One of the really great things about Light Blue is how flexible and customisable it is, and that’s what I’d like to focus on in this series. It’s possible to create and save your own Quick Queries, which we’ll be talking about in our next post.

Using the Query dialog to dig deep into your data
Using List View & Custom Reports to analyse data in more detail
Exporting Data from Light Blue for use with third-party tools 

Using price lists to save time in Light Blue

Reading Time: 3 minutes

Price lists are one of the many time-saving features built into Light Blue, allowing you to create a list of predefined products & services that can be used to quickly and accurately enter a quote or sale. They save lots of repetitive typing, or copying and pasting from old invoices.

You can find out how to set up a price lists in our video tutorials section.

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Templated, but flexible…

Light Blue is full of features that allow you to set up templates to save time, but those templates are always designed to give you the flexibility you need to treat your clients as individuals. Price lists are no different.

Sometimes, you may have a client who requests a small change to an existing product or service that you offer. Perhaps you’re a wedding photographer, and they’re not interested in the parent albums that are included in the package that they’ve chosen?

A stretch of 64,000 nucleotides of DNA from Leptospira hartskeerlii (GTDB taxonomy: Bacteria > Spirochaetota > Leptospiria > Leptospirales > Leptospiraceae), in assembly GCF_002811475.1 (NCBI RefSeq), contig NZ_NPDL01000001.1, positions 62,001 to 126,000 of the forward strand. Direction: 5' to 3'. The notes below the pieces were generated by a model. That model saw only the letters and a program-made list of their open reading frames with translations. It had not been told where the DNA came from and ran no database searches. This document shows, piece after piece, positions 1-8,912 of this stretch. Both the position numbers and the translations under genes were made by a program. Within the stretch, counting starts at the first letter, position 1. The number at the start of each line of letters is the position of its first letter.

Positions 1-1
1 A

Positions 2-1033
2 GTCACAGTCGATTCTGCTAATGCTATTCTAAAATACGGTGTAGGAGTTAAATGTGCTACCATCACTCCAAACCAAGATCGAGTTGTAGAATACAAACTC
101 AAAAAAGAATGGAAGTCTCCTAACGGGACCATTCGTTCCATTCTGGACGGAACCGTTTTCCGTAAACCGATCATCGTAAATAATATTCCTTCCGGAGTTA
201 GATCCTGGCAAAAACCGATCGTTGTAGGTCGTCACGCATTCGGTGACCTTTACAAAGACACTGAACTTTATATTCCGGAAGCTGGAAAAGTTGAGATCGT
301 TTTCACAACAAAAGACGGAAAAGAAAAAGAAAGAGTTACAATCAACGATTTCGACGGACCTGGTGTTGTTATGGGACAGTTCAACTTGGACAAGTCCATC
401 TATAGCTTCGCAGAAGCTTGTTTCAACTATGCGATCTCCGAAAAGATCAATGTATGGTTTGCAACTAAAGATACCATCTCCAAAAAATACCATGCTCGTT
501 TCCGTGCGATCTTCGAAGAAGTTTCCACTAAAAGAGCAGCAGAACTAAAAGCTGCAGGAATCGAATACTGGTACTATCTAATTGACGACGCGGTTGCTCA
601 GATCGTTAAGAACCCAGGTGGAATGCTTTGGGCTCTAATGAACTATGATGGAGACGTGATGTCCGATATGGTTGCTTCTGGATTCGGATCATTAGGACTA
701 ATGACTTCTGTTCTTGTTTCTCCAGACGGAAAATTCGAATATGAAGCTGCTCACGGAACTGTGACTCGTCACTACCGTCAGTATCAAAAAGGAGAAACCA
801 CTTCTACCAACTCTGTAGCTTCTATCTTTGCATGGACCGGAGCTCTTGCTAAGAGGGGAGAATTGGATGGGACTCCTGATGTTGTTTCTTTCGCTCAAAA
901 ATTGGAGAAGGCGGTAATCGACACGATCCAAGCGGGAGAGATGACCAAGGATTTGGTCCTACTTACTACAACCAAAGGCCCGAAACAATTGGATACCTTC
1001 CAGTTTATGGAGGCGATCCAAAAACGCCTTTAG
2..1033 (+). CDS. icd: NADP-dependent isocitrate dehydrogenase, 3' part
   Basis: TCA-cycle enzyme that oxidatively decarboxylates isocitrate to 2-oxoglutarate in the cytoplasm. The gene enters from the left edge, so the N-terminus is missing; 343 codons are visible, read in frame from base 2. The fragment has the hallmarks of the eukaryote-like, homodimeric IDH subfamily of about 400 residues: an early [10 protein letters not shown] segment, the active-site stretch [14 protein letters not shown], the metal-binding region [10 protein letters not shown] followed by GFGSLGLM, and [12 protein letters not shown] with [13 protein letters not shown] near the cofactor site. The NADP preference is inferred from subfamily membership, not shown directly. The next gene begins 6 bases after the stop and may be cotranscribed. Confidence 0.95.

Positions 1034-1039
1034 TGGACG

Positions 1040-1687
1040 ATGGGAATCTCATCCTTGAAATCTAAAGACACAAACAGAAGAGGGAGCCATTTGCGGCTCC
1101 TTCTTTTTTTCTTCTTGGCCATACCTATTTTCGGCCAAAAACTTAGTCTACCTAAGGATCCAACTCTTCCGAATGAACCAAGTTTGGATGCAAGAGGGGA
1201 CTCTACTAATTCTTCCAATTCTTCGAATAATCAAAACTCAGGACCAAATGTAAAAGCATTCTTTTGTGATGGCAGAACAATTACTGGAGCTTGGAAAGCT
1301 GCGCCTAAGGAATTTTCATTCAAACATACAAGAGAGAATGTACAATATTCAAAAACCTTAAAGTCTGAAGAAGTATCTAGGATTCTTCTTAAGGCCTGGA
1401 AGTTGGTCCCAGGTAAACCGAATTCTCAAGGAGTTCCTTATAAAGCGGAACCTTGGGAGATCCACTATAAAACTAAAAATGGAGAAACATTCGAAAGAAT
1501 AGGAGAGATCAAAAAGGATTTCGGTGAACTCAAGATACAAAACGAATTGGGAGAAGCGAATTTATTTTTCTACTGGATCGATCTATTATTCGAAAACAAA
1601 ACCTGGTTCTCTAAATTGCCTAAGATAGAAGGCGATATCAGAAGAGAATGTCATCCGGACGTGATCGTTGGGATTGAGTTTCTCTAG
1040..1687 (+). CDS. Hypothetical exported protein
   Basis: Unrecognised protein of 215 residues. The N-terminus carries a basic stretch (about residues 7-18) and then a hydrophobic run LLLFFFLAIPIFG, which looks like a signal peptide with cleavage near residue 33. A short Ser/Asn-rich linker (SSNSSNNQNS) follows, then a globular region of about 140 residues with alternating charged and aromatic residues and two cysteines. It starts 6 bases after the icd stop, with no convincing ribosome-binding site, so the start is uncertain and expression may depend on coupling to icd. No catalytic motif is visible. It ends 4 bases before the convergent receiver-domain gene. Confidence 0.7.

The simplest approach is for you to use your price list, but then adjust the description and value of a product once it’s been added to a quote or sale.

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Keeping an eye on profitability

Another handy feature of price lists is being able to include an estimated cost for each item. These costs are used when creating quotes, and allow you to keep a close eye on your estimated profit for the job when setting up a bespoke quote.

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Offering packages

Many photographers sell packages of products and services, and there are a variety of ways of structuring these in your quotes and sales in Light Blue. Again, price lists can help you to set up them up quickly and flexibly.

The simplest and most popular approach is to create a single item in your price list for the package, give it a sensible name, and list the contents of the package in the description field.

However, some photographers prefer to break the package down into separate items. One drawback of this more granular approach is that this could encourage your client to chop and change things a little more than you’d like, or invite them to scale down their package by more than you are comfortable.

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To avoid that, you could create a dedicated “Bespoke package” price list where the unit price of each item is £0, but you’ve still entered the unit costs as accurately as you can. Then, have another item just called “Bespoke Package”, to which you manually add whatever unit price you intend to charge. That way you’ve got a good idea of your material costs before you decide what you plan to charge for the package.